Date Published: 05/18/10
IBB: THE BEST FOR NIGERIA IN 2011? By Rev. Fr. Clement Muozoba
The concept of ogbanje or abiku is one that is fast dying out. The Igbo word ogbanje and abiku, its Yoruba equivalent, literally mean repeater. They describe, not just reincarnation in the real sense of it, but in the negative sense. It is a situation whereby a child, normally female dies and reincarnates through its mother to be born to die in almost an endless cycle which can only be put a stop to through the exhumation of the bond with the spirit world, known as iyi uwa by a powerful dibia – native doctor. The sole aim of the ogbanje child is to inflict pains on the family especially the mother and if possible, to destroy her.
It is true that the concept of ogbanje or abiku has today been expanded to include very beautiful ladies and men, and also lunatics and thus providing jobs of exorcism for our modern miracle workers, popularly referred today as ‘men and women of God’. However, one single fact remains that the discovery of the sickle-cell anaemia and the solution to it has taken good care of the concept of ogbanje or abiku. In the same way, some other mysteries like the congenital dreadlocks known as dada have also been demystified as just simple natural hairstyle, not signifying any connections with any spirit or deity, known and unknown as had earlier been construed. Today, many of our men and women wear dreadlocks for fashion.
A few years back, during the Obasanjo regime, the former president of America, George Walker Bush paid a visit to Nigeria. During his speech, he pointed out that he read Wole Soyinka’s poem, Abiku en route Nigeria. He then observed that the African leaders behave like the abiku. Some rule first as military heads-of-state, then ‘die’ to reincarnate as civilian presidents. Some even refuse to die and cling on to the seat of power and rule their countries to death. Omar Bongo of Gabon ruled his country for 43 years and by the time he was forced by death to relinquish power, his son had been prepared to succeed him. It is ogbanje. For 30 years, Robert Mugabe has ruled Zimbabwe and has neither refused to die nor to relinquish power. From all indications, he may rule the country to death and die with it. Former president Olusegun Obasanjo of Nigeria was only stopped by the national assembly from perpetuating himself in office through the third term agenda. But before he reluctantly left office after eight years as a civilian dictator, he had taken flesh in his beloved daughter, Iyabo, presently a senator of the Federal Republic of Nigeria. She has been tailored to suit the governorship seat of Ogun State, Obasanjo’s home state. This is abiku.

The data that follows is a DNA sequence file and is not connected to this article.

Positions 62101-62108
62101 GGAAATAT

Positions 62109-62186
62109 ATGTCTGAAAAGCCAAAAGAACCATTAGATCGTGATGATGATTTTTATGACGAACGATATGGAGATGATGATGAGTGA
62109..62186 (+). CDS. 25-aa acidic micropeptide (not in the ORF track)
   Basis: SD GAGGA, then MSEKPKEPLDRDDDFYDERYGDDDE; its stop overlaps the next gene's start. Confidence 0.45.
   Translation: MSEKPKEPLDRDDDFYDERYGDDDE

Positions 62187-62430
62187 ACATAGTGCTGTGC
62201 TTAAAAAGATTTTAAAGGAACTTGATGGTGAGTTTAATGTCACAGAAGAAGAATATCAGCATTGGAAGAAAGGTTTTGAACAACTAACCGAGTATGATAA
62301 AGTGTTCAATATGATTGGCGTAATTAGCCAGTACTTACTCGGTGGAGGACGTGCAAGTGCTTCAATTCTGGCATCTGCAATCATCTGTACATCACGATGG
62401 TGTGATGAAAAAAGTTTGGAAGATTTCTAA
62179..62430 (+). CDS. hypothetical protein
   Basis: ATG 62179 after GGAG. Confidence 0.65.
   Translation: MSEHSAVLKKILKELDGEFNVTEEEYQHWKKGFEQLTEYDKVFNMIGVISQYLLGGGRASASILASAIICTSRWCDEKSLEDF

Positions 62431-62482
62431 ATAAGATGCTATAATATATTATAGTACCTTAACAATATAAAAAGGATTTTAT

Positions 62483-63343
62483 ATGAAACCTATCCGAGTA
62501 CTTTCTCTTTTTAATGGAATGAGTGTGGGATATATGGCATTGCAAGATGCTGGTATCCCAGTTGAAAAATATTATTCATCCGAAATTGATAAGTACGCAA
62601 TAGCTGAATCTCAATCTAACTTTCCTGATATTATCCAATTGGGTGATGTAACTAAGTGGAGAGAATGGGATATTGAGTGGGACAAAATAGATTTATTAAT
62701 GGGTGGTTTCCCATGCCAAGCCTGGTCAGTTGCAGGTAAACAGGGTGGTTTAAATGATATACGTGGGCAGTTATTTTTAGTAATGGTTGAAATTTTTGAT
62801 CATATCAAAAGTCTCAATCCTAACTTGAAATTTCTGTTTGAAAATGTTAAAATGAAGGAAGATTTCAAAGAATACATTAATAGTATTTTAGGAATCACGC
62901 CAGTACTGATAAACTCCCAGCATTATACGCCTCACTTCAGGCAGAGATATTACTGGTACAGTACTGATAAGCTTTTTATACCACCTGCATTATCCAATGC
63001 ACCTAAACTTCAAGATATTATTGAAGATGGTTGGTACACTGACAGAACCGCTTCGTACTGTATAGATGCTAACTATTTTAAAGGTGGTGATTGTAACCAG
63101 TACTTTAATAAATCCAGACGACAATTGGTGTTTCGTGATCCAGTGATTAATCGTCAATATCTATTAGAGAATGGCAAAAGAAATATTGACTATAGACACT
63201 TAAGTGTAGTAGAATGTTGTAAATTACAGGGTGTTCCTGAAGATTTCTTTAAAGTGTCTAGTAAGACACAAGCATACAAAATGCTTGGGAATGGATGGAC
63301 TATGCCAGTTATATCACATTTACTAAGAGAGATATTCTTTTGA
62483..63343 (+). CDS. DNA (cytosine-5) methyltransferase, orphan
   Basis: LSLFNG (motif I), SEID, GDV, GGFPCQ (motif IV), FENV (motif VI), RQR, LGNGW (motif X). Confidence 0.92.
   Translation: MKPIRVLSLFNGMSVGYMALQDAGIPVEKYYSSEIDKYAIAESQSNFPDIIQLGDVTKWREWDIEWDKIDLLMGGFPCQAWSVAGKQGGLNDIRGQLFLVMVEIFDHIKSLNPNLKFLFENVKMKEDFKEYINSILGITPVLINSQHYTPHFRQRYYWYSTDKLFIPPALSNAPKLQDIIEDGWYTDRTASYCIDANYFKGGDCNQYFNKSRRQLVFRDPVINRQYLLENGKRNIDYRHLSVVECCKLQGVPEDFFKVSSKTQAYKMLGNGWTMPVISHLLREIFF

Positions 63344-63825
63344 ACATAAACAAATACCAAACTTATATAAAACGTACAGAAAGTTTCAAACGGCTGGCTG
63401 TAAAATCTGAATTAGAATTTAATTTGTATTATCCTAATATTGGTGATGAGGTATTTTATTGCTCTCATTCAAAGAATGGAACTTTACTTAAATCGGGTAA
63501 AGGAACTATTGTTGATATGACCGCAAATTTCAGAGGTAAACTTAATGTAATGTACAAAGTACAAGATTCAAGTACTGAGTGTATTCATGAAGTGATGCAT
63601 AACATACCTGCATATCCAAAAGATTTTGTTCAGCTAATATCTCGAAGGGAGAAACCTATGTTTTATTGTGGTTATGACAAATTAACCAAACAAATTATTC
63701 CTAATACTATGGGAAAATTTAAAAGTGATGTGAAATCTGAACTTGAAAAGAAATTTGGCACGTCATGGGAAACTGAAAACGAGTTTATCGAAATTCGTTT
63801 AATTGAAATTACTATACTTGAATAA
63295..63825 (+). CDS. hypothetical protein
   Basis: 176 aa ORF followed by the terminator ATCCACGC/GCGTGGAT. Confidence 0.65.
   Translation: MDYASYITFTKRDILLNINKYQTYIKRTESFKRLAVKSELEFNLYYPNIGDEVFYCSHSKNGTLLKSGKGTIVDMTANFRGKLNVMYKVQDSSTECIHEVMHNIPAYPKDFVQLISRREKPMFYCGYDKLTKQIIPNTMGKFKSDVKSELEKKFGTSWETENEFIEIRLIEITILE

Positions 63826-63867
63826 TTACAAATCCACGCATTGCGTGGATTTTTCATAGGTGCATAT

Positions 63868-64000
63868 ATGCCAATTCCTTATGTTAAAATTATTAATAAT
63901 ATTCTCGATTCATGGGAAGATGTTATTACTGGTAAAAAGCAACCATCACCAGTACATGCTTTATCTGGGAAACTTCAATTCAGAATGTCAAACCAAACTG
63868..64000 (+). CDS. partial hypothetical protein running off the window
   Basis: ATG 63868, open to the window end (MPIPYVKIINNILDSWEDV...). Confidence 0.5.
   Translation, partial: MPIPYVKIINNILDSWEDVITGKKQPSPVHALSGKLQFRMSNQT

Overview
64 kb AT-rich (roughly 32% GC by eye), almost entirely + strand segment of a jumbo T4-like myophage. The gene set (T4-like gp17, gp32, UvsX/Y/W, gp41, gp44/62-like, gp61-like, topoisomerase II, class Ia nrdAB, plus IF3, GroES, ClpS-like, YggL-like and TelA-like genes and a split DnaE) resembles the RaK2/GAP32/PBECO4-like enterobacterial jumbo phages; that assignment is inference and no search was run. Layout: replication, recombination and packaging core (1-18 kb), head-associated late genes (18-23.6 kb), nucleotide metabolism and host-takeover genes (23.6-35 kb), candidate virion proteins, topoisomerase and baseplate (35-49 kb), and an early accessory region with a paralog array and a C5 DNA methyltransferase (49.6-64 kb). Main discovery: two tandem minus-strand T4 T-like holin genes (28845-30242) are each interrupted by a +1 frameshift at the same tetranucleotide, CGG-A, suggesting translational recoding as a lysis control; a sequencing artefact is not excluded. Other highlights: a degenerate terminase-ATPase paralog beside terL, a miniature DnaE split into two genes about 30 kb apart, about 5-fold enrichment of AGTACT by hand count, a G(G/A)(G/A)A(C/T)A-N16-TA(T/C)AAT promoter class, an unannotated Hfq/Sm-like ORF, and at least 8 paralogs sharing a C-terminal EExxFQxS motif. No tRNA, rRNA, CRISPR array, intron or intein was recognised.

Some people have also formed a strong hegemony that they continue to appear in one form or another in each government. This has led to the recycling of the offices in the hands of the same people that ruin the country and make money out of it. A septuagenarian minister has just been swept out of the petroleum ministry by Dr. Goodluck Jonathan when he reconstituted the cabinet after he was made the acting president. In the recent attempt to reincarnate and become the president of Nigeria, the former vice president, Alhaji Atiku Abubakar has swallowed his words during the battle with his boss, former president Olusegun Obasanjo to rejoin the People’s Democratic Party (PDP) after leaving the party to form the Action Congress (AC). If he succeeds, he becomes an abiku in his own cadre.